Introduction

Superstruct makes it easy to define interfaces and then validate JavaScript data against them. Its type annotation API was inspired by Typescript, Flow, Go, and GraphQL, giving it a familiar and easy to understand API.

But Superstruct is designed for validating data at runtime, so it throws (or returns) detailed runtime errors for you or your end users. This is especially useful in situations like accepting arbitrary input in a REST or GraphQL API. But it can even be used to validate internal data structures at runtime when needed.

Usage

Superstruct allows you to define the shape of data you want to validate:

import { assert, object, number, string, array } from 'superstruct'
const Article = object({
id: number(),
title: string(),
tags: array(string()),
author: object({
id: number(),
}),
})
const data = {
id: 34,
title: 'Hello World',
tags: ['news', 'features'],
author: {
id: 1,
},
}
assert(data, Article)
// This will throw an error when the data is invalid.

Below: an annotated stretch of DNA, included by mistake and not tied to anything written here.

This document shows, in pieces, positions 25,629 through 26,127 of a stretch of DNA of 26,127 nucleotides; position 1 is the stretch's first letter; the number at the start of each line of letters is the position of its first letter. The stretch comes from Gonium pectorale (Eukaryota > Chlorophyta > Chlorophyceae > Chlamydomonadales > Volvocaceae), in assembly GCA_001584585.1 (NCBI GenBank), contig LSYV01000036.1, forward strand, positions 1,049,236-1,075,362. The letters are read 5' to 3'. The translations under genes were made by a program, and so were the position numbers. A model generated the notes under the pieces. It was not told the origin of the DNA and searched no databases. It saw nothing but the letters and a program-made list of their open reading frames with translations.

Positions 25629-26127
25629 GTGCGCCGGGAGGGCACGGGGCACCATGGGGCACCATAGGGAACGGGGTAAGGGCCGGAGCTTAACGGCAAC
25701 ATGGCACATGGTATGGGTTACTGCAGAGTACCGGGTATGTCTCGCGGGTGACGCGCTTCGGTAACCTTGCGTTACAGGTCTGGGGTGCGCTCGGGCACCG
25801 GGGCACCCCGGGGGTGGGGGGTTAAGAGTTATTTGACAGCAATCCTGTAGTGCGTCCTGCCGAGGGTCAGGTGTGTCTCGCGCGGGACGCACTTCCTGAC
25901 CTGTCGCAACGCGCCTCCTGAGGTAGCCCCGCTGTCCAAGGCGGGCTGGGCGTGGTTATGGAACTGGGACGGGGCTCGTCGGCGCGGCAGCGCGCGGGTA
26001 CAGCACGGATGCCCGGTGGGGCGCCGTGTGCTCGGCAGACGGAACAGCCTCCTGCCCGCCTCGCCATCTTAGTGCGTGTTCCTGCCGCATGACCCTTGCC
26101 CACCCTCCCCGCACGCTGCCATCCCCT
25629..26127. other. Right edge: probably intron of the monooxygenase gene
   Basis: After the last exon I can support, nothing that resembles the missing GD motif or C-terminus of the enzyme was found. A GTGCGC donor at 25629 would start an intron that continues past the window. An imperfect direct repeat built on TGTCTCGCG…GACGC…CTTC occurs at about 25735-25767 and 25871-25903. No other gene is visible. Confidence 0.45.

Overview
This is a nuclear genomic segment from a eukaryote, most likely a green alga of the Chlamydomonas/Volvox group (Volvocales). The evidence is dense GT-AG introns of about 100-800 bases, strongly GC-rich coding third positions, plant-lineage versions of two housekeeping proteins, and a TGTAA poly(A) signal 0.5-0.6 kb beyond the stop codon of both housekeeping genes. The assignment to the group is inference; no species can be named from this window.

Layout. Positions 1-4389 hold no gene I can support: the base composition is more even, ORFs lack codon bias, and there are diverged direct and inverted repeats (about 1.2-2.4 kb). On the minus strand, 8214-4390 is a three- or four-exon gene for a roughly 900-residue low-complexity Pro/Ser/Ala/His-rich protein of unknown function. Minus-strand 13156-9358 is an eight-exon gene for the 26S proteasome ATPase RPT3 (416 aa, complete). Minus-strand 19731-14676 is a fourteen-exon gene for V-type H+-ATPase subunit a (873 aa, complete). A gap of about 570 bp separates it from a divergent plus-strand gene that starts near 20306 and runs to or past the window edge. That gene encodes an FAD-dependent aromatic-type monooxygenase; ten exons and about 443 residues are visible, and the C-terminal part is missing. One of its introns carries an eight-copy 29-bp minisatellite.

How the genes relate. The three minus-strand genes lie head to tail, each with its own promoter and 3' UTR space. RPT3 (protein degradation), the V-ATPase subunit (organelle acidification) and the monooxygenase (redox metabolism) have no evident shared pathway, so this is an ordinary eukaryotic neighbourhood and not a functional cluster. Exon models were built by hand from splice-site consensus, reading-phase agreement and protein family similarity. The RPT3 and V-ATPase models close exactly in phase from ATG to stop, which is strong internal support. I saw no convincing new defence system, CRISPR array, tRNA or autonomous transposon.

// If you'd rather not throw, you can use `is()` or `validate()`.

Superstruct ships with validators for all the common JavaScript data types, and you can define custom ones too:

import { is, struct, object, string } from 'superstruct'
import isUuid from 'is-uuid'
import isEmail from 'is-email'
const Email = struct('Email', isEmail)
const Uuid = struct('Uuid', isUuid.v4)
const User = object({
id: Uuid,
email: Email,
name: string(),
})
const data = {
id: 'c8d63140-a1f7-45e0-bfc6-df72973fea86',
email: 'jane@example.com',
name: 'Jane',
}
if (is(data, User)) {
// Your data is guaranteed to be valid in this block.
}

Superstruct can also handle coercion of your data before validating it, for example to mix in default values:

import { create, object, number, string, defaulted } from 'superstruct'
const User = object({
id: defaulted(number(), () => i++),
name: string(),
})
const data = {
name: 'Jane',
}
// You can apply the defaults to your data while validating.
const user = create(data, User)
// {
// id: 1,
// name: 'Jane',
// }

And if you use TypeScript, Superstruct automatically ensures that your data has proper typings whenever you validate it:

import { is, object, number, string } from 'superstruct'
const User = object({
id: number(),
name: string()
})
const data: unknown = { ... }
if (is(data, User)) {
// TypeScript knows the shape of `data` here, so it is safe to access
// properties like `data.id` and `data.name`.
}

Superstruct supports more complex use cases too like defining arrays or nested objects, composing structs inside each other, returning errors instead of throwing them, and more!